Wenting Du, Huocong Huang, Noah Sorrelle, Rolf A. Brekken
BACKGROUND. Commercial gene expression assays are guiding clinical decision making in patients with prostate cancer, particularly when considering active surveillance. Given heterogeneity and multifocality of primary prostate cancer, such assays should ideally be robust to the coexistence of unsampled higher grade disease elsewhere in the prostate in order to have clinical utility. Herein, we comprehensively evaluated transcriptomic profiles of primary multifocal prostate cancer to assess robustness to clinically relevant multifocality. METHODS. We designed a comprehensive, multiplexed targeted RNA-sequencing assay capable of assessing multiple transcriptional classes and deriving commercially available prognostic signatures, including the Myriad Prolaris Cell Cycle Progression score, the Oncotype DX Genomic Prostate Score, and the GenomeDX Decipher Genomic Classifier. We applied this assay to a retrospective, multi-institutional cohort of 156 prostate cancer samples. Derived commercial biomarker scores for 120 informative primary prostate cancer samples from 44 cases were determined and compared. RESULTS. Derived expression scores were positively correlated with tumor grade (rS = 0.53–0.73; all P < 0.001), both within the same case and across the entire cohort. In cases of extreme grade-discordant multifocality (co-occurrence of grade group 1 [GG1] and ≥GG4 foci], gene expression scores were significantly lower in low- (GG1) versus high-grade (≥GG4) foci (all P < 0.001). No significant differences in expression scores, however, were observed between GG1 foci from prostates with and without coexisting higher grade cancer (all P > 0.05). CONCLUSIONS. Multifocal, low-grade and high-grade prostate cancer foci exhibit distinct prognostic expression signatures. These findings demonstrate that prognostic RNA expression assays performed on low-grade prostate cancer biopsy tissue may not provide meaningful information on the presence of coexisting unsampled aggressive disease. FUNDING. Prostate Cancer Foundation, National Institutes of Health (U01 CA214170, R01 CA183857, University of Michigan Prostate Specialized Program of Research Excellence [S.P.O.R.E.] P50 CA186786-05, Weill Cornell Medicine S.P.O.R.E. P50 CA211024-01A1), Men of Michigan Prostate Cancer Research Fund, University of Michigan Comprehensive Cancer Center core grant (2-P30-CA-046592-24), A. Alfred Taubman Biomedical Research Institute, and Department of Defense.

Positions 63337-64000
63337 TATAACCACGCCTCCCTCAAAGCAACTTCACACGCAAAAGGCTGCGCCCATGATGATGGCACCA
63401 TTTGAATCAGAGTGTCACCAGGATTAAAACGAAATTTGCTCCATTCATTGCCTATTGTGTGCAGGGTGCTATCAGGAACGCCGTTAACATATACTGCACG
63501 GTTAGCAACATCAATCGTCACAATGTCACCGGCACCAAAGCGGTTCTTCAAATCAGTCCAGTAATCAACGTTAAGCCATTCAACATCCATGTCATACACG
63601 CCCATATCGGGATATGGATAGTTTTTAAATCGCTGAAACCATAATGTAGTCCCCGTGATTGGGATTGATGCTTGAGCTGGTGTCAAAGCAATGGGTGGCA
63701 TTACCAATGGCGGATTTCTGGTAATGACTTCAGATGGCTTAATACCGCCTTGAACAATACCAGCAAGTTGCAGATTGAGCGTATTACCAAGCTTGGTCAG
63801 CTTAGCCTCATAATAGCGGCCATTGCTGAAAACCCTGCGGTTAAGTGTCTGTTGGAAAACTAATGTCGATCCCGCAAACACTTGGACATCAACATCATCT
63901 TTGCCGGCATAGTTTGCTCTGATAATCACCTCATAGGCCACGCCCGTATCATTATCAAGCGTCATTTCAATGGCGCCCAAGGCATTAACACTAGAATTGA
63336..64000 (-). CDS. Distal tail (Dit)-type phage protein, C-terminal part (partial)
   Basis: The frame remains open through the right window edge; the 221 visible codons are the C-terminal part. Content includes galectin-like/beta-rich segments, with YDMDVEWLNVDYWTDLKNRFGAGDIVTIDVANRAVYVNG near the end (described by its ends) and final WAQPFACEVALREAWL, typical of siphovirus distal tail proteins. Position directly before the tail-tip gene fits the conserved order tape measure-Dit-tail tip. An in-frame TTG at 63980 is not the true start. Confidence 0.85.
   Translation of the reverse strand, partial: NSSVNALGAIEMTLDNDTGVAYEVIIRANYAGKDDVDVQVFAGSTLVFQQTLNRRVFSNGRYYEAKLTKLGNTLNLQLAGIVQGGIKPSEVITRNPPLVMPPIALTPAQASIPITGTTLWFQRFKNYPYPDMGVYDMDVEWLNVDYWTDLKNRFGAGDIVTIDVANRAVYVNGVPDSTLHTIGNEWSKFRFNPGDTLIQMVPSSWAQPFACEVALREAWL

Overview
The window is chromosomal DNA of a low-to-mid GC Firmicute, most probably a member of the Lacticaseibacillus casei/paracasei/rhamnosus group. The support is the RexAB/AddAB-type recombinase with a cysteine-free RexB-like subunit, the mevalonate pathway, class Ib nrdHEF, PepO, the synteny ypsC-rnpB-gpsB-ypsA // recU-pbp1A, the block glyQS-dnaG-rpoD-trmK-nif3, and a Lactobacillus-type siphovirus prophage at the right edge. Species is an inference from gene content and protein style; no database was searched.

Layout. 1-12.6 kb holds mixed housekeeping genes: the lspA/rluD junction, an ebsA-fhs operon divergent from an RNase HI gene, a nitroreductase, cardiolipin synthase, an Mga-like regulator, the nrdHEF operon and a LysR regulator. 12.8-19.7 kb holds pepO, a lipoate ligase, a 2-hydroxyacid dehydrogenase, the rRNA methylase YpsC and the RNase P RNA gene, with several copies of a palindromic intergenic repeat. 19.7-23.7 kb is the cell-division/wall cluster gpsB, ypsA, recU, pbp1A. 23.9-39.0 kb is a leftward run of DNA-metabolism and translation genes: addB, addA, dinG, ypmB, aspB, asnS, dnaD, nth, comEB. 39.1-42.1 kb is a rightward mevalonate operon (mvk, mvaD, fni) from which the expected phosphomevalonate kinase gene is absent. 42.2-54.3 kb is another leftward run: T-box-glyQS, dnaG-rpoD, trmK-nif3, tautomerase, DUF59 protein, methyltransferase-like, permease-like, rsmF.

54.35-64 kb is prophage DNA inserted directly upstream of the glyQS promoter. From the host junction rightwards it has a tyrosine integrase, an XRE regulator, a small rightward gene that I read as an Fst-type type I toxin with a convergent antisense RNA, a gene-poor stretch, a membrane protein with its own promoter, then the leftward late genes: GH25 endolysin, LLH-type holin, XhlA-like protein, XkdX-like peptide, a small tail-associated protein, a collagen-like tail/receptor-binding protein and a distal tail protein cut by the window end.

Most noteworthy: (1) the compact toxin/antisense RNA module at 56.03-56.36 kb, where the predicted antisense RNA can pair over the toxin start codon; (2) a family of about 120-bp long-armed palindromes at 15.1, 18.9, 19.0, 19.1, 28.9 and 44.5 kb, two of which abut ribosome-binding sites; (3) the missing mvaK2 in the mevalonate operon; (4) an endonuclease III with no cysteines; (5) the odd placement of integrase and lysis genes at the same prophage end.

Simpa S. Salami, Daniel H. Hovelson, Jeremy B. Kaplan, Romain Mathieu, Aaron M. Udager, Nicole E. Curci, Matthew Lee, Komal R. Plouffe, Lorena Lazo de la Vega, Martin Susani, Nathalie Rioux-Leclercq, Daniel E. Spratt, Todd M. Morgan, Matthew S. Davenport, Arul M. Chinnaiyan, Joanna Cyrta, Mark A. Rubin, Shahrokh F. Shariat, Scott A. Tomlins, Ganesh S. Palapattu
BACKGROUND. Tumor content in circulating cell-free DNA (cfDNA) is a promising biomarker, but longitudinal dynamics of tumor-derived and non–tumor-derived cfDNA through multiple courses of therapy have not been well described. METHODS. CfDNA from 663 plasma samples from 140 patients with castration-resistant prostate cancer (CRPC) was subject to sparse whole genome sequencing. Tumor fraction (TFx) estimated using the computational tool ichorCNA was correlated with clinical features and responses to therapy. RESULTS. TFx associated with the number of bone metastases (median TFx = 0.014 with no bone metastases, 0.047 with 1–3 bone metastases, 0.190 for 4+ bone metastases; P < 0.0001) and with visceral metastases (P < 0.0001). In multivariable analysis, TFx remained associated with metastasis location (P = 0.042); TFx was positively correlated with alkaline phosphatase (P = 0.0227) and negatively correlated with hemoglobin (Hgb) (P < 0.001), but it was not correlated with prostate specific antigen (PSA) (P = 0.75). Tumor-derived and non–tumor-derived cfDNA track together and do not increase with generalized tissue damage from chemotherapy or radiation at the time scales examined. All new treatments that led to ≥30% PSA decline at 6 weeks were associated with TFx decline when baseline TFx was >7%; however, TFx in patients being subsequently maintained on secondary hormonal therapy was quite dynamic. CONCLUSION. TFx correlates with clinical features associated with overall survival in CRPC, and TFx decline is a promising biomarker for initial therapeutic response. TRIAL REGISTRATION. Dana-Farber/Harvard Cancer Center (DF/HCC) protocol no. 18-135. FUNDING. Wong Family Award in Translational Oncology, Dana Farber Cancer Institute Medical Oncology grant, Gerstner Family Foundation, Janssen Pharmaceuticals Inc., and Koch Institute Support (core) grant P30-CA14051 from the National Cancer Institute (NCI).